history of the Act of 1791 is briefly this: The King signities to Parliament his royal “intention of dividing his Province of Quebec, and he calls on the Legislature to “provide for this alteration by granting an Act adapted to the change. The Legislature pass an Act providing for the due government of the lwo Provinces, and under “the authority of this Act, and the Rɔyal Proclamation, the Province of Quebec was “accordingly divided, the Royal Proclamation being an exercise of sovereign authority. “His Majesty in that Act, by and with the consent of his Privy Council, declared what “ should be the line of separation between Upper and Lower Canada, and how much “of the former Province of Quebec shall belong to the one, and how much to the other. " The object of the Act and the object of the Royal Proclamation are so clearly " expressed that we cannot for a moment doubt upon the subject. What says the Act ? “ His Majesty having been pleased to signify his royal will and pleasure to separate “ and divide the Province of Quebec.' What says the Proclamation? Why, tbe very

same words. To divide the Province of Quebec, not to add to it, any more than to “take away from it. Therefore, Upper Canada, in the purview, could include only " that part of the Province so divided as was not contained in Lower Canada; but it " could not extend beyond these limits which constituted the Province of Quebec, “otherwise it would certainly have been an Act to enlarge, rather than an Act to “ divide. In delivering this opinion I am speaking our unanimous sentiment, for we " have consulted our brother Perrault upon the subject and he clearly concurs with us. “According to our understanding of the Act and the Royal Proclamation, we are bound “ to say that we consider the argument of the gentlemen concerned for the prisoner, “ though presented with great ability and ingenuity, must, fail, because tho western “ boundary of the Province of Upper Canada is a line drawn due north from the confluence of the Ohio and Mississippi Rivers till it strikes the boundary territory “ line of Hudson's Bay.'

“The question of fact will remain with the Jury. It is they who are to say, “ whether this place, the Dalles IS OR IS NOT to the west of the line which we now " declare to be the western boundary of His Majesty's Province of Upper Canala. If they " are of opinion that it is within, or to the east of this western line, then it is in the “ Province of Upper Canada and not within our jurisdiction ; but, if they are of opinion

60

o that it is to the west of this line, then, I am giving you our unanimous opinion when “ I declare that the Dalles are in the Indian Territory, and not within the limits of the Proo vince of Upper or Louer Canada, but clearly within the jurisdiction of this Court, by “ the Act of the 43rd of the King, chapter 138, which extends our power to the trial o and punishment of persons guilty of offences within certain parts of North America.'"

Among the witnesses examined were Lieut.-Col. Dennis, Deputy Minister of the Interior, formerly Surveyor-General, and Mr. Russell, the present Surveyor-General of Dominion Lands, whose opinions, as experts in dealing with matters of territorial boundaries, the Committee considered it desirable to have. Col. Dennis handed in an elaborate paper, which will be found with his evidence annexed, in which he argues that the western boundary of Ontario is the prolongation of a line drawn due north from the junction of the Ohio and Mississippi, and that the height of land forms the northern boundary. Serveyor-General Russell gare the following evidence:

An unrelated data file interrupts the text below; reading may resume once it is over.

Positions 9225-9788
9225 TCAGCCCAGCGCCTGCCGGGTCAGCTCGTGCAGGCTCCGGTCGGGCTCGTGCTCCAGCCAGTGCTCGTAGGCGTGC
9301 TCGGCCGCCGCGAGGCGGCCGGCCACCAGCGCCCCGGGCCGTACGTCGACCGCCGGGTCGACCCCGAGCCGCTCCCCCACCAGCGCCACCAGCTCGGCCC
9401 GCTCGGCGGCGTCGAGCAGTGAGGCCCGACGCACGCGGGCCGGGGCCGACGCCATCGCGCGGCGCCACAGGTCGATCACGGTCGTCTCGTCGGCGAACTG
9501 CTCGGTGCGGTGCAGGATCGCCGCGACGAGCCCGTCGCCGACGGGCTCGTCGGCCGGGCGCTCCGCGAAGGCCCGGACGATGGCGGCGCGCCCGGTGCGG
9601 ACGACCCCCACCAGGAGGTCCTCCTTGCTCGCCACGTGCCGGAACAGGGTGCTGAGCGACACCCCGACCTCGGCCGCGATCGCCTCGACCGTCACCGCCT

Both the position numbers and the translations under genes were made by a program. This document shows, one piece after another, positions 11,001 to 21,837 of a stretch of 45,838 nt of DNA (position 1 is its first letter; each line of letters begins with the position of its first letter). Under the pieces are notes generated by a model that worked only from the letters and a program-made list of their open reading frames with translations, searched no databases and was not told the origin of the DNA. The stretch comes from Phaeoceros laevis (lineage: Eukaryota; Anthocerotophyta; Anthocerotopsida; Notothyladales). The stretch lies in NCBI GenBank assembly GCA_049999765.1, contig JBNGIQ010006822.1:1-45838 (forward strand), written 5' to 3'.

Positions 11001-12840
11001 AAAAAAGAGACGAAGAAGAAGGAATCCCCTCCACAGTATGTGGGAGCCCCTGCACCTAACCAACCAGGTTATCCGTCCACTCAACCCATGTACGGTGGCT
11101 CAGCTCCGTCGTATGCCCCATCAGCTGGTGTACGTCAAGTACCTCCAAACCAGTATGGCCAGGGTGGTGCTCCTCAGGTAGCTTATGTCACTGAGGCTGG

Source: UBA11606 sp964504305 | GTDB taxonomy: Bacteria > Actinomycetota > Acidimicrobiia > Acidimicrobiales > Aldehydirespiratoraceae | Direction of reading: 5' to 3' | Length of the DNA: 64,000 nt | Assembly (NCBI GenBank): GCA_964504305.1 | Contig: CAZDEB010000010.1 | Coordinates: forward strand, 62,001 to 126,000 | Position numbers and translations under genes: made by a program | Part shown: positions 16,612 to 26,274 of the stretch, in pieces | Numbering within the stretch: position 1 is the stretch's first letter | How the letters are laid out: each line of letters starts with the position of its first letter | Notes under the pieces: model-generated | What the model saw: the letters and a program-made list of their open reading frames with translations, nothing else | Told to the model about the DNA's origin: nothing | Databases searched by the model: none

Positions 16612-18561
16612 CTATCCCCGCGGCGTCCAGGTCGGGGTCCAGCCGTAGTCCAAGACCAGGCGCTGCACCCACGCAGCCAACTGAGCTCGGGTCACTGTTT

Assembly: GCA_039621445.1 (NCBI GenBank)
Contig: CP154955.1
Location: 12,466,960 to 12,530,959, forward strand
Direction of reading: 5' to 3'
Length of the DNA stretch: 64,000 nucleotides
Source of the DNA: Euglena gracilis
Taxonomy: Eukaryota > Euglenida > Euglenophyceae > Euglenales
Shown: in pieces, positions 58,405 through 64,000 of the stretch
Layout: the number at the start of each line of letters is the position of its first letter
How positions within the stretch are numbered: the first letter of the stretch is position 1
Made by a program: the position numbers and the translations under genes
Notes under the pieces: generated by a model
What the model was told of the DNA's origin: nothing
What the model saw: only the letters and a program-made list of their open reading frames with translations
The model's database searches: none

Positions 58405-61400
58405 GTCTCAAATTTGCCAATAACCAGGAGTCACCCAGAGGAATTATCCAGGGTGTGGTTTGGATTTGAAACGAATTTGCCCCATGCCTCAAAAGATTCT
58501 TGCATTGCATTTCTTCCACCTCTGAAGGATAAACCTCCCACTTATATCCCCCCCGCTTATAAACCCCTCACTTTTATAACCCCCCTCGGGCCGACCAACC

By the Chairman : “17. Having regard to the Act of 1774, commonly known as the Quebec Act, and “ looking at the different rivers and boundary lines as set down on the map recently “issued by the Government of Ontario, entitled “Map of part of North America, “ designed to illustrate the official roports and discussions relating to the boundarios of “the Province of Ontario,” where would you consider the western boundary of the “ Province of Quebec, as constituted by that Act, to have been ?

“ In interpreting the clause of the Quebec Act, which describes the boundary, I " consider that there are two points of view from which the subject may be treated: “first, wbat the describer intended to do; second, what he has actually done.

"From the limited number of possibilities in this case, to select that intention “ which is most probable, is a matter of judgment; what has been done in the descrip" tion is a matter of fact.

“The effect of the description is to make the western boundary of Ontario a line “ duo north from the confluence of the Ohio and Mississippi Rivers.

“The word “northward,” though seemingly lacking in precision, is not really “ indefinite, and admits of no choice in its interpretation; for corresponding to the " assumption of any direction to one side of north, there is an equal and opposite possi

bility on the other side thereof, and the two are mutually destructive. Therefore, by “exhaustive process, “northward,” taken by itself, that is, without other conditioning " or qualifying word or phrase, can mean nothing else than north. In the description “ " under consideration, it stands unconditioned and unqualified.

“If I were asked my opinion as to the intention of the describer, to affirm what he “ intended to do, not what he has done, I should still say that he meant due north. “When it is question of his intent, I consider that, in endeavoring to i nterpret any

i “ certain word or expressiou used by him, due regard should be had to his own phrase“ology and use of words in the rest of the description; further, to the greater or less “ precision of thought, indicated throughout in his dealing with the various circum“stances and conditions of the boundary described.